Economic Effects of RTA

Trade Liberalization through RTAs leads to two different trade phenomenon:
1. Trade Creation occurs where due to the formation of the RTA, member countries switch from inefficient domestic producers and import more from efficient producers from other members of the RTA. This tends to improve the welfare of both the countries.
2. Trade Diversion takes place when member countries, because of the RTA, switch their imports from low-cost production in the rest of the world and import more from higher-cost producers in the partner countries. Trade diversion lowers welfare of not only the partner countries but the rest of the world also.
Hence we see that trade creation and trade diversion have opposite welfare implications and the net effect will depend upon which of these two effects dominate.

Types of RTA

Depending upon the level of integration, RTAs can be broadly divided into following categories:
1. Preferential Trade Agreements(PTA) is one in which member countries impose lower trade barriers on certain goods produced within the participating countries. e.g. PTA the EU and the 71 ACP (Africa, The Caribbean & the Pacific) countries. It enables the EU to guarantee regular supply of raw materials and the ACP countries gain tariff preferences and access to special funds.
Free Trade Agreements(FTA) is a special case of PTA where member countries completely abolish trade barriers (both tariff barriers and non-tariff barriers) for goods origination within the member countries. It should be clarified here that in most cases, countries do not abolish trade barriers completely even within Free Trade Areas. Most agreements tend to exclude sensitive sectors. e.g. NAFTA(USA/Canada/Mexico), SAFTA(India, Pakistan, Nepal, Sri Lanka, Bangladesh, Bhutan and the Maldives)
2. Customs Union is an agreement made between countries, where the countries agree to trade freely among themselves, and also they agree to adopt common external barriers against any country attempting  to import into the customs union. e.g. Mercosur(comprising Brazil, Argentina, Urugay and Paraguay)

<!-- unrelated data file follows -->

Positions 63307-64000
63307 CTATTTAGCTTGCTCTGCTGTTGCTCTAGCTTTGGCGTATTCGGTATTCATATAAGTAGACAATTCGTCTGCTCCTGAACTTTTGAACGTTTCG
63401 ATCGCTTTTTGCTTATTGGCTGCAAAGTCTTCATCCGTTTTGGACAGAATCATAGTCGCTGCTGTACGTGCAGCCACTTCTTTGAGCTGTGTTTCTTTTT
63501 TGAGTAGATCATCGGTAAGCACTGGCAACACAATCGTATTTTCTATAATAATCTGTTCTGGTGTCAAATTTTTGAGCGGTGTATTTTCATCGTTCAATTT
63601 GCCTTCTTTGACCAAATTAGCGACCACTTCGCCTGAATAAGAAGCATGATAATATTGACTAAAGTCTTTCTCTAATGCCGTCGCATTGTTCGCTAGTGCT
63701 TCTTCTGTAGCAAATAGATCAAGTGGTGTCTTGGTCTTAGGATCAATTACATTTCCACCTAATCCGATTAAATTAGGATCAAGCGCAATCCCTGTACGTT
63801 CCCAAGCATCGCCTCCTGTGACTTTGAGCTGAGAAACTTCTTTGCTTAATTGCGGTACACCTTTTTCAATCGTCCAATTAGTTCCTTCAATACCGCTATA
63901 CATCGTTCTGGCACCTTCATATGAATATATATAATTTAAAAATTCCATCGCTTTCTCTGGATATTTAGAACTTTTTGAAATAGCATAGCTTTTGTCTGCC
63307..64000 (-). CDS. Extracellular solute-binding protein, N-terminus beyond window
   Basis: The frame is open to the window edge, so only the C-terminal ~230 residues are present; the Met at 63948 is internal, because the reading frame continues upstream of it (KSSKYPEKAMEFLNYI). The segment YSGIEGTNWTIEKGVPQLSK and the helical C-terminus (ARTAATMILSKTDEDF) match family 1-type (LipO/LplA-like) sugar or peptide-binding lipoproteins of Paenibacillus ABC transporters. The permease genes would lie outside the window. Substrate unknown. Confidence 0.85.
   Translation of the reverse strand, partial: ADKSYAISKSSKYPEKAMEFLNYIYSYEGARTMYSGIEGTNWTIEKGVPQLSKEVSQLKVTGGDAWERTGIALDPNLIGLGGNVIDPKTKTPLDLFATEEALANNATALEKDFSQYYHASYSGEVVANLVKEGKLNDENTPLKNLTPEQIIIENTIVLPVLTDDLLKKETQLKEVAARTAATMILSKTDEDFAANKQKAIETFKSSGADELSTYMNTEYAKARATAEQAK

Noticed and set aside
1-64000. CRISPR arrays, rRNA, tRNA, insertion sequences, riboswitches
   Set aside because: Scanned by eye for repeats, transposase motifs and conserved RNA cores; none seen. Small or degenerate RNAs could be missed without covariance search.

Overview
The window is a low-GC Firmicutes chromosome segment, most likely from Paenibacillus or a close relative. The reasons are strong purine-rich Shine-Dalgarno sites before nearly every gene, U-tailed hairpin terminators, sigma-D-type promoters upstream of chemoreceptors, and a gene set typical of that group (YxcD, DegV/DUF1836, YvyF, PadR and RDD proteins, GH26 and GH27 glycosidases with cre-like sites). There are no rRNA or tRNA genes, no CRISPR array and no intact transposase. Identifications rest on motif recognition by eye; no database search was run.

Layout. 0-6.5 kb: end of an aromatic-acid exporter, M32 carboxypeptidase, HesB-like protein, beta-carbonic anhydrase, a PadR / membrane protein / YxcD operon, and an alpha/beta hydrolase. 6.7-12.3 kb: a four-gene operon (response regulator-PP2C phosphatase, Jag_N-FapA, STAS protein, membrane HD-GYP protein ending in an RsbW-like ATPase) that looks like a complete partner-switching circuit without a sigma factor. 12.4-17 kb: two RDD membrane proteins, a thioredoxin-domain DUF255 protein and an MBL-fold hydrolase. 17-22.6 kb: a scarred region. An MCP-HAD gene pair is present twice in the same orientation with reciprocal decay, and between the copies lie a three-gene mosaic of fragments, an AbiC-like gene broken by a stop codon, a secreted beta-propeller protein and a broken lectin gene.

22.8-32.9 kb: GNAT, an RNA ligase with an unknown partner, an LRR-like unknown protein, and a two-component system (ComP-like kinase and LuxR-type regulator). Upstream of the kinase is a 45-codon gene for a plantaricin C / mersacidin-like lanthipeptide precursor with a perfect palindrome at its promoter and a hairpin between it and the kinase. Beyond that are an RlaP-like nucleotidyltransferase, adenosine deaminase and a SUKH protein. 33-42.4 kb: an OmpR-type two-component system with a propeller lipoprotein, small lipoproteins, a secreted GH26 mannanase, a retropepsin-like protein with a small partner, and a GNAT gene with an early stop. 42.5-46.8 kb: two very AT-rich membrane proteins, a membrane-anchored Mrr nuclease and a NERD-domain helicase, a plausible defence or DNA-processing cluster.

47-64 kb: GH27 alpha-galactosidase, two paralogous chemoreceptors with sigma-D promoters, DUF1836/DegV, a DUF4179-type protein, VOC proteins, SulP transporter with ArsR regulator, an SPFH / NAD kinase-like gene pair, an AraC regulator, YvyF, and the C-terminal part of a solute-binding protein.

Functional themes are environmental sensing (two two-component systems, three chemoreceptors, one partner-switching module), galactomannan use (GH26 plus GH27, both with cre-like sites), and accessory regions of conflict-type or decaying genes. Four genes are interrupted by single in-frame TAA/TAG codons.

3. Common Market is an extension of a customs union. In common market, member countries attempt to harmonize some institutional arrangements and commercial and financial laws and regulations among themselves. A common market also entails free movements of factors of production, i.e. removal of controls on free movement of labour and capital. e.g. European Union

4. Economic Union is a common market with a common currency.The best example of economic union is the Eurozone, which includes the member countries of the EU that have adopted the EU as their currency.
[Note: Some countries in the EU have not adopted the Euro (Eg: Britain) and therefore are not part of Eurozone statistics.] 

5. Political Union is the final stages of economic integration where member countries involved would have common government and would have no control of its economic policy. There would be full monetary union and complete harmonization of fiscal policy. Political union does not exists currently.[Note: EU has common monetary policy, but individual member countries still have their own distinct fiscal policies. How else can we explain that while Germany has stacks of cash with it, Greece is craving for it, inspite of both of them being part of EU? Common monetary and different fiscal policies is one of the major problems of EU and is said to have led to the current Eurozone sovereign debt crisis.]

Rules of Origin & FTA

Rules Of Origin(hereafter ROOs) are criteria used to determine the “nationality” of a product. A product’s raw materials or components might come from a number of countries, but customs officials must determine the product’s origin to decide how to treat it, including what tariff to charge, as the product enters their jurisdiction. Since the preferential treatment provided for in a FTA is normally granted only to products originating from members to that FTA, ROOs are therefore an important part of any FTA.

Every country has its own way of determining ROO in its negotiated FTA. India employs the twin criteria of “value-added content” and “change in tariff heading(CTH)” to determine the ROO of the goods. 

1. The value-added content rule requires that a certain specified minimum percentage of local content be added to a product in the country where the origin is being claimed. The required value-added content percentage varies across FTAs.